Greg KH <> writes:

> The way we upload the Linux kernel to involves creating a tar
> archive, signing the archive, and then just uploading the signature.
> The server then checks out the repo based on the tag, generates the tar
> archive and checks the signature to make sure they match.
> A few days ago I released the 3.0.61 kernel, and it turned out that I
> couldn't upload the kernel release because 'git archive' now creates a
> binary file that differs from an older version of git.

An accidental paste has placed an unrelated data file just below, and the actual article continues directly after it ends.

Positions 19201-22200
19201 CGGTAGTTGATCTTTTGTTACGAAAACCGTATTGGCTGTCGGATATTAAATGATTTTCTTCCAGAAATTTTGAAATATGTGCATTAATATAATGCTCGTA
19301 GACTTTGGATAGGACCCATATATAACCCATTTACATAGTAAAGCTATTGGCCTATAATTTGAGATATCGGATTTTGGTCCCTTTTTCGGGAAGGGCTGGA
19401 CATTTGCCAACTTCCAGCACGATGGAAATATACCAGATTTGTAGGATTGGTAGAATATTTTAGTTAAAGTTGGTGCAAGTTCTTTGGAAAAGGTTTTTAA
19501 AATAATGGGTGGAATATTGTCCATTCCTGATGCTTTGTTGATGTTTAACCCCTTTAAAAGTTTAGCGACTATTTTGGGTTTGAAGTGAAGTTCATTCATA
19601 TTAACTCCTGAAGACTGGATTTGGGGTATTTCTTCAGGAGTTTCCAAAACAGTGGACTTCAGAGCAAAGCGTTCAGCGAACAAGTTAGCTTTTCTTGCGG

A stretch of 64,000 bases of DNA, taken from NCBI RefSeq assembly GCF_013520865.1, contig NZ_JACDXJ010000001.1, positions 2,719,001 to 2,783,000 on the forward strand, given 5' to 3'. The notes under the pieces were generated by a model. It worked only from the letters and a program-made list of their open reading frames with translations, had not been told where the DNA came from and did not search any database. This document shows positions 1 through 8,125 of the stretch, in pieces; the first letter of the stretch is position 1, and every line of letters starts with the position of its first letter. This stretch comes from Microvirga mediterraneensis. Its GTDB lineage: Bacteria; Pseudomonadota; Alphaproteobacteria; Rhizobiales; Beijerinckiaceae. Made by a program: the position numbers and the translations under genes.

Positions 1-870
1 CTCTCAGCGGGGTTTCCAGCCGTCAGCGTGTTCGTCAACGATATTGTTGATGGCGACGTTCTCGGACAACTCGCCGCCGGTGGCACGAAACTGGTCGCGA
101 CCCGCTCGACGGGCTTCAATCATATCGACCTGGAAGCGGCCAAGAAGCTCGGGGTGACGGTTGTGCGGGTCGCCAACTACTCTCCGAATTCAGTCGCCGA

> ...
> Now keeping binary compatibility of tar archive files isn't really a big
> deal, but, the commit to git that causes this seems a bit odd, is it
> really needed?  Or can we just fix the version of tar with NetBSD
> instead?  :)
> Any ideas?

How about fixing kup to teach the "let's cheat and let the other end
run 'git archive', if the resulting archive and GPG signature
locally created does match, we do not have to transfer the tarball
itself" trick a fall-back mode that says "but if the signature does
not match, then transfer the bulk used to create the signature to
the remote anyway".  This fallback can and should of course be
useful for the compressed patch transfer.

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